Africa

UN Blog: Somalia’s Tough Journey to Progress – Going from ‘Failed State’ to Hope

Somalia has been riven by decades of conflict and extreme weather events but, says Adam Abdelmoula, the UN Resident and Humanitarian Coordinator in the country, there are signs of progress amidst a host of ongoing challenges.

“I arrived in Somalia in September 2019, two decades after having worked here previously. I knew that I was taking up a challenging assignment, but I was also looking forward to seeing Somalia’s progress


Afflicted by decades of conflict, recurrent climatic shocks, disease outbreaks and poverty, Somalia was often called a ‘failed state.’ The narrative is now changing and, although fragile, Somalia is on a path to stability, and the resilience of the Somali people is second to none.


That said, we are not under any illusion: significant challenges remain, and we must work even harder to preserve the gains made to date. Somalia’s upward trajectory is evident in the construction boom: as one analyst noted, the sound of the hammer is replacing the sound of gunfire in Somalia’s capital. 


UNDP/Said Fadheye

Aerial shot of Caramadow Town, Somalia.


Six decades of UN support


The UN has been closely supporting the Somali people since the birth of the Republic in 1960. Currently, the UN’s various mandates are implemented through 26 Agencies, Funds and Programmes (both resident and non-resident), a political mission (the UN Assistance Mission to Somalia, UNSOM) and a logistical support mission (the UN Support Mission to Somalia, UNSOS).


At the height of the COVID-19 pandemic, the UN marshalled support to help the Somali government respond to the virus outbreak. We continue to support the Somali authorities in seeking to defeat this pandemic and encouraging people to get vaccinated.


Elections are also on-going in Somalia. The UN is supporting the process to ensure that they are held in a peaceful and transparent manner, while at the same time advocating for a 30 per cent quota of women in the Somali legislature.


Long-standing challenges


While these are encouraging signs of progress, we must not forget Somalia’s long-standing challenges. According to UN’s projections for next year, an estimated 7.7 million Somalis (nearly half of the country’s population) will require humanitarian assistance and protection, and women and children continue to bear the brunt of Somalia’s complex humanitarian crises, especially among the internally displaced communities.


In light of the current serious droughts, the Somali government declared a humanitarian state of emergency on 23 November. Nevertheless, neither the government nor the humanitarian community has adequate resources to respond. With one month remaining in the year, the 2021 Humanitarian Response Plan, which seeks US$1.09 billion, remains only 70 per cent funded.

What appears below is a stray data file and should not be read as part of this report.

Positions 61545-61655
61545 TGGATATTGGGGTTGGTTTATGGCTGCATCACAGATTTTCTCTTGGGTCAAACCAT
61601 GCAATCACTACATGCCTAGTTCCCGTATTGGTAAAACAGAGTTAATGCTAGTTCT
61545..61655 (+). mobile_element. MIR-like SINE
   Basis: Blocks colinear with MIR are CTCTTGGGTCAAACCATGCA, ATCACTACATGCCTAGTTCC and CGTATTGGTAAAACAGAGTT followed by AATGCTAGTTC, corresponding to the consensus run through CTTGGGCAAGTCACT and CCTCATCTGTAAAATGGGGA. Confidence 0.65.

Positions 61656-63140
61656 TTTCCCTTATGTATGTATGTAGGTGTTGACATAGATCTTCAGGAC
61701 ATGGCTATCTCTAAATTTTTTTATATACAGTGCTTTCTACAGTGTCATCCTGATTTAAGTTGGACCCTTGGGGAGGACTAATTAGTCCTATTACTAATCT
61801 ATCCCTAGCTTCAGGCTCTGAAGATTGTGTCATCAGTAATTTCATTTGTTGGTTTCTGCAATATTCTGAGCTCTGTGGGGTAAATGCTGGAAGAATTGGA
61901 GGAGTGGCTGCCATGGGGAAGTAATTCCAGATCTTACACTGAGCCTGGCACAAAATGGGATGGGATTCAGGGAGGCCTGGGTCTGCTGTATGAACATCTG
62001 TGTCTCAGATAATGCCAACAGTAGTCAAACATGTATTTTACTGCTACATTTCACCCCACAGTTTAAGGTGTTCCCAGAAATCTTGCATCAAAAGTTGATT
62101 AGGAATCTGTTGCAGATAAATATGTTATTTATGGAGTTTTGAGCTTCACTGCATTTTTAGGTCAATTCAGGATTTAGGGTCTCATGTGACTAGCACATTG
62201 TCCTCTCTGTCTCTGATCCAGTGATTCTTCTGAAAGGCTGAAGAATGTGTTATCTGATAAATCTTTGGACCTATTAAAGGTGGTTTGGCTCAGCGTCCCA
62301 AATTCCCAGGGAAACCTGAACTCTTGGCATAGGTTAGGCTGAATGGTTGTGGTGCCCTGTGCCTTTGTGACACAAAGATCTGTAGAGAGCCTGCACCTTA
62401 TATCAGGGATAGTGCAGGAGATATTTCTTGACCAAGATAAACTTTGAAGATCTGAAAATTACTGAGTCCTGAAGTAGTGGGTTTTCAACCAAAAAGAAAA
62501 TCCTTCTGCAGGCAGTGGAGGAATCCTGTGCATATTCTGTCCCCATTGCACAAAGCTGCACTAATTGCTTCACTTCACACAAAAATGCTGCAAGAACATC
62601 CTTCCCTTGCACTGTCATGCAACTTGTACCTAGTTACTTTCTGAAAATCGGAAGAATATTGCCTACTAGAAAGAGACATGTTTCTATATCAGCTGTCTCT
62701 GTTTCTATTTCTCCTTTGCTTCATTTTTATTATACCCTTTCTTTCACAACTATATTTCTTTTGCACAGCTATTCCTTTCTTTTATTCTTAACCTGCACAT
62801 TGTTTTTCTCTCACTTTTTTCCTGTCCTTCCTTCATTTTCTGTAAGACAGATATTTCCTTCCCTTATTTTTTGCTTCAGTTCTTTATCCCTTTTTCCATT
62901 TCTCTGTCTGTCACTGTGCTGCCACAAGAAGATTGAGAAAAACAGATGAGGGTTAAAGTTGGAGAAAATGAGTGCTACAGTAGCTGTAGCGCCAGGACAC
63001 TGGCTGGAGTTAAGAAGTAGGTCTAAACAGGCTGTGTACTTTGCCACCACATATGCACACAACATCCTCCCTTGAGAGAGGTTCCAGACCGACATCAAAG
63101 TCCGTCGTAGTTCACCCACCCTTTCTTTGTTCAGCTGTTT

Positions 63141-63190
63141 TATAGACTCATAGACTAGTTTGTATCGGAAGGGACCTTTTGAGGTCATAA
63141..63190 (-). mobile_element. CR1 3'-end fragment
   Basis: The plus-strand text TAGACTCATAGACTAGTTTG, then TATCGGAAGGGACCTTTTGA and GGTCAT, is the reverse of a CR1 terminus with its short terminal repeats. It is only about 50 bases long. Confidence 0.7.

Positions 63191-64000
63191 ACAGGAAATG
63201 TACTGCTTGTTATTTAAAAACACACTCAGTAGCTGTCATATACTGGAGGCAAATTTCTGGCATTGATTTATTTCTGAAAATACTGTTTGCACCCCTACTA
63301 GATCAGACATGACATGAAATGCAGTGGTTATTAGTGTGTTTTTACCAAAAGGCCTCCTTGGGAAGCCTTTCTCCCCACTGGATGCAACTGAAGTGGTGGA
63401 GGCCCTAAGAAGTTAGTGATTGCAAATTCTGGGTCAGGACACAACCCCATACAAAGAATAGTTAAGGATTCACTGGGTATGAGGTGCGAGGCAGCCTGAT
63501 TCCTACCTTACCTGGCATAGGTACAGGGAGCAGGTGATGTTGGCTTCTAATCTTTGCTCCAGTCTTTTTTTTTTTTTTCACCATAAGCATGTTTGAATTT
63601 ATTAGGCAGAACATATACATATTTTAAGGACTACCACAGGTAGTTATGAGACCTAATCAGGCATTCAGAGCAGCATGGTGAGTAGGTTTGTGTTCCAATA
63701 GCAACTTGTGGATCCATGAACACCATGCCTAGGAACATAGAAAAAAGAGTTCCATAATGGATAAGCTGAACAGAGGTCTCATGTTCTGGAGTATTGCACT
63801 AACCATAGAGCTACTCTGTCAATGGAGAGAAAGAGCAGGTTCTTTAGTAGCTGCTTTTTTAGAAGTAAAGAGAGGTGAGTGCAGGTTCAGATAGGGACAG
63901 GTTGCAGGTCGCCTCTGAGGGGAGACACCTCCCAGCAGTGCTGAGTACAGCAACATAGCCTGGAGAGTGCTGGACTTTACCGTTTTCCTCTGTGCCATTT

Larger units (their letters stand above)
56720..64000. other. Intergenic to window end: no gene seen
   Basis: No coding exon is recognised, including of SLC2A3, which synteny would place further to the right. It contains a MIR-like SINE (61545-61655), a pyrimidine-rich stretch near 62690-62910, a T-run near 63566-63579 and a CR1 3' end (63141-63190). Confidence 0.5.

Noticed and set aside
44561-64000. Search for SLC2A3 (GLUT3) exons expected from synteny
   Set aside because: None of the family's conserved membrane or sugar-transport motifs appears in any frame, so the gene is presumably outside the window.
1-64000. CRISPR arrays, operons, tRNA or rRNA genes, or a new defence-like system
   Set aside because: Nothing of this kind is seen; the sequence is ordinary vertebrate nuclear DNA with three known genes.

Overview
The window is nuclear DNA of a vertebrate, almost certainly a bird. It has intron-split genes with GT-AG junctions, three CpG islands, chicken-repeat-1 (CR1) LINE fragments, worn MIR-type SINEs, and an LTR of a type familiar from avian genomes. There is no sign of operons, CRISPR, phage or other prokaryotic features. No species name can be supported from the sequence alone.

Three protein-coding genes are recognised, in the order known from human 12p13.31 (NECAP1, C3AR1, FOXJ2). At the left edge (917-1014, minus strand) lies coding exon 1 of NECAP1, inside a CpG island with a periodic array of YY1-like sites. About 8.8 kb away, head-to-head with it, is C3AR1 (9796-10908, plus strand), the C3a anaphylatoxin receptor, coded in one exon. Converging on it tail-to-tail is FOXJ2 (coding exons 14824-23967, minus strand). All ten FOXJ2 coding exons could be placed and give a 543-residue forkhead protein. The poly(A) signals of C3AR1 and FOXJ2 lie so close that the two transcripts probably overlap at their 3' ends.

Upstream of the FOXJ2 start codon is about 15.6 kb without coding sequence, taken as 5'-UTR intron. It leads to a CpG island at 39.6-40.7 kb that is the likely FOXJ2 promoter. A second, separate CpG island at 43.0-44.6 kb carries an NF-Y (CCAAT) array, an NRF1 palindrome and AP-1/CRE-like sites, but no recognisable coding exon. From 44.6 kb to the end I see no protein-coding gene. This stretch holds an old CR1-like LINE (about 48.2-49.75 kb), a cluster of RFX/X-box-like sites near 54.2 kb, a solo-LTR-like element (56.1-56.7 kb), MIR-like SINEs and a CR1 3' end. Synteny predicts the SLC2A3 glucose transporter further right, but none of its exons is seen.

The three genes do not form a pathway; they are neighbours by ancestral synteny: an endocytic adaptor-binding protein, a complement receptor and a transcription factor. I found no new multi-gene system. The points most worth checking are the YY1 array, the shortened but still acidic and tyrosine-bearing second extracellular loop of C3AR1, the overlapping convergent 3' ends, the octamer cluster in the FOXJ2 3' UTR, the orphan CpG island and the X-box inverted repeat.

Additional resources are urgently needed to prevent an already dire humanitarian situation from becoming a catastrophe, so we continue to engage partners on this subject. In this regard, I undertook missions to Europe in October and to the Gulf in September.


UNDP/Said Fadhaye

Sada, a livestock trader in her shop in the Digaale displaced persons camp in Hargeisa, Somalia.


Throughout my interactions with partners, I stressed the need for additional funding to address Somalia’s escalating humanitarian crisis, and elaborated on how inaction not only risks a reversal of the gains but puts the lives of millions of Somalis in jeopardy. 


During my field visits in Somalia, I have also seen first-hand the grim realities of adverse climate conditions: Somalia is no doubt on the frontline of climate change.


The recurrent droughts and floods are driving widespread displacement, rapid urbanization, hunger, malnutrition and poverty. Climate change is also increasingly seen as the driver of conflict and a threat to the country’s security, as the struggle over meagre resources deepens divisions.


In addition, the loss of traditional livelihoods makes people vulnerable to recruitment by armed groups such as Al-Shabaab. Somalia is currently experiencing a third consecutive season of below-average rainfall, with nearly 80 per cent of the country experiencing drought conditions, water shortages and livestock deaths, and one in five Somalis does not have enough water to cover their basic needs.


UNDP/Said Fadheye

An internally displaced persons (IDPs) camp in Baidao, Somalia.


‘We must not fail the people’


On a positive note, as part of the efforts to mitigate the climate emergency, the government, with the support of the United Nations, have recently adopted an ambitious Nationally Determined Contribution to achieve global climate targets, with Somalia committing to reduce its greenhouse gas emissions by 30 per cent by 2030.


Somalia’s crises are multifaceted, and they require comprehensive solutions from all stakeholders. It is our collective responsibility to support the efforts of the Somali people to cope with these crises and find lasting solutions that build resilience against future shocks. We must not fail the people we pledged to serve.”

 

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12 Comments

  1. “I arrived in Somalia in September 2019, two decades after having worked here previously. I knew that I was taking up a challenging assignment, but I was also looking forward to seeing Somalia’s progress